Burns Caused by Airbag Deployment

Airbags are meant to protect motor vehicle occupants from serious injuries in the event of a car accident – and they do, for the most part. However, some victims suffer burns on exposed parts of the body due to chemicals that are released from inside the airbag when it deploys. These injuries can be included in a car accident claim in Nevada with your Las Vegas personal injury lawyer.

How Do Airbags Work?

A vehicle airbag deploys when it is triggered by a crash sensor. The airbag will suddenly inflate using a chemical reaction between sodium azide and potassium nitrate, which are both present in the inflation system. 

The mixing of these two chemicals when triggered will produce hot blasts of nitrogen gas that inflate the airbag. Powder in the form of talcum powder or cornstarch will also be released from the airbag, which is used to keep the bag lubricated while in storage.

How Do Airbags Cause Burn Injuries?

While airbags are effective in protecting drivers from impact-related injuries in an accident, they can also inflict certain injuries. The mixture of chemicals can reach a dangerous temperature that can deploy an airbag too quickly. A high-velocity deployment could cause friction burns and abrasions where it comes into contact with the driver’s skin. These injuries are especially common on the face, neck and arms.

Chemical burns may also arise from contact with the nitrogen gas that is created by the mixture of sodium azide and potassium nitrate. This gas quickly escapes out of minuscule holes in the airbag after deployment. Exposure to this high-temperature gas can result in chemical burns to the driver or passengers.

In addition, sodium azide is toxic to humans. Sodium hydroxide, which is sometimes used in lieu of sodium azide, is caustic, meaning it is corrosive and can cause chemical burns. Exposure to either of these chemicals from airbag deployment can result in burns on the skin, eye injuries and hair loss.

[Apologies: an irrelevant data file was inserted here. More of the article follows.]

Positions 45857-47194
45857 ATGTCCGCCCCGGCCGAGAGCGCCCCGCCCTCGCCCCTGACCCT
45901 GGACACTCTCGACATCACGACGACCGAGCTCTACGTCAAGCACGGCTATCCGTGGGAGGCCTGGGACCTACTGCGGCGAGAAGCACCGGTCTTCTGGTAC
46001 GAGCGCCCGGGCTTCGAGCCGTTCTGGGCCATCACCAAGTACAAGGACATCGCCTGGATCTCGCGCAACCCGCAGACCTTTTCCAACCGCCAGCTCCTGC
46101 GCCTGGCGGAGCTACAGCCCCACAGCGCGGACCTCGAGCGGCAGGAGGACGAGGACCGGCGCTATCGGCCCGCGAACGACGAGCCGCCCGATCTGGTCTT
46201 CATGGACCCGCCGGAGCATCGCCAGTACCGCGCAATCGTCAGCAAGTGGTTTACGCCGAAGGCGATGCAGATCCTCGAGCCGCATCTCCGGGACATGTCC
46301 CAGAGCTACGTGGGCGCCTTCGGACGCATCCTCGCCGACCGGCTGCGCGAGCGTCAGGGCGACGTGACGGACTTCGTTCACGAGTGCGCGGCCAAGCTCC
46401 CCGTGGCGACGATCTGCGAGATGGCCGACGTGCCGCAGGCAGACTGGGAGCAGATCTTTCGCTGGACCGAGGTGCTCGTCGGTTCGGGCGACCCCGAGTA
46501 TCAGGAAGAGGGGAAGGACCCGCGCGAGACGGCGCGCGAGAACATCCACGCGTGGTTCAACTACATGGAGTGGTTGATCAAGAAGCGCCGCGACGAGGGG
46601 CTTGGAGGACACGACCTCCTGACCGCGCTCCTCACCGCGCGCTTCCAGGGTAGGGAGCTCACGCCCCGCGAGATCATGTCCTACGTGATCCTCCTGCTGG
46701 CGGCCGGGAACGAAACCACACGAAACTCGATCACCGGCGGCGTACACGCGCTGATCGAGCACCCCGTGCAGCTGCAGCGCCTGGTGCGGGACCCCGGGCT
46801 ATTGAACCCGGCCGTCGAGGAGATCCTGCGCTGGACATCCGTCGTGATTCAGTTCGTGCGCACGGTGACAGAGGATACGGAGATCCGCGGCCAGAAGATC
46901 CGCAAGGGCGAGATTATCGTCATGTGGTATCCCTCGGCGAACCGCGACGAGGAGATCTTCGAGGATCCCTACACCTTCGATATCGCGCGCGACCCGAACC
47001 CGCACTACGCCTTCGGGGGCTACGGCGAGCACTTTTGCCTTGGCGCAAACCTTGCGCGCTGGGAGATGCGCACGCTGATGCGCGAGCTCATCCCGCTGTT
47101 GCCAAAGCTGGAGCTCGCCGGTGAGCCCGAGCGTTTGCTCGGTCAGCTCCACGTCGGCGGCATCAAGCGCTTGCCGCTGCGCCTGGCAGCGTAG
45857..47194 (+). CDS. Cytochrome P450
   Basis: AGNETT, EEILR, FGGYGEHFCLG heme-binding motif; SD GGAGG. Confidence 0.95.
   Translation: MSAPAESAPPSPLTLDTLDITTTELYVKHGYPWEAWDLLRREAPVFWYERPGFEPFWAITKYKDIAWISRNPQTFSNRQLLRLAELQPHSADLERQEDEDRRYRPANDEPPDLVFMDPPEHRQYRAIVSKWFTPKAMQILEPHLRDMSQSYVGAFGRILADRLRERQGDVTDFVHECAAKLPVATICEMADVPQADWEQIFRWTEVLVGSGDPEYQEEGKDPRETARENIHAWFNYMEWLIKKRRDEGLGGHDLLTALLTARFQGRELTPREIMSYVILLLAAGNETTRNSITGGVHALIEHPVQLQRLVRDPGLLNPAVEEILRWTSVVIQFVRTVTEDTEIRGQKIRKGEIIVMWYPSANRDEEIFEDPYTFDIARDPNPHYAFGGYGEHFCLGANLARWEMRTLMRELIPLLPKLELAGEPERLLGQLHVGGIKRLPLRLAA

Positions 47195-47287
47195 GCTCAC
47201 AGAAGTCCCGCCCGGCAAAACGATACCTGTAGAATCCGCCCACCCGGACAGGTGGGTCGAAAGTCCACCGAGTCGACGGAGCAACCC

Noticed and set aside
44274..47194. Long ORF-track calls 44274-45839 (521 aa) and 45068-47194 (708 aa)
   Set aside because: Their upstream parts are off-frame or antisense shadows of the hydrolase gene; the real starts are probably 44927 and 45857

Other Potential Airbag Injuries

Burns are not the only injuries that are associated with an airbag deploying during a car accident. The force of the deployment itself can be significant enough to cause blunt-force trauma injuries, such as:

  • Broken bones in the face or chest
  • Sternal fractures
  • Cardiovascular injuries
  • Shoulder and forearm injuries
  • Dislocations
  • Bruises and contusions 
  • Scrapes and abrasions 
  • Eye injuries
  • Corneal abrasions
  • Retinal detachments
  • Orbital fractures
  • Ear damage from the sound of the airbag
  • Head injuries
  • Concussions and other brain injuries

While it is true that airbags can significantly reduce the risk of a serious or fatal injury in a car accident, they are often the cause of less serious injuries to various parts of the body.

Recovering Compensation for Airbag-Related Injuries

If your medical evaluation after being involved in a car accident shows that some of your injuries were inflicted by the airbag, you can list these injuries – and any related medical costs, lost wages, or pain and suffering – on your car insurance claim. All injuries that you suffer in a car accident, regardless of the specific details of what caused them, are covered by bodily injury liability coverage. 

You may be eligible for compensation for your airbag injuries from the at-fault driver’s car insurance company. If you need assistance negotiating with an insurance provider, consult with an attorney at Koch & Brim, LLP.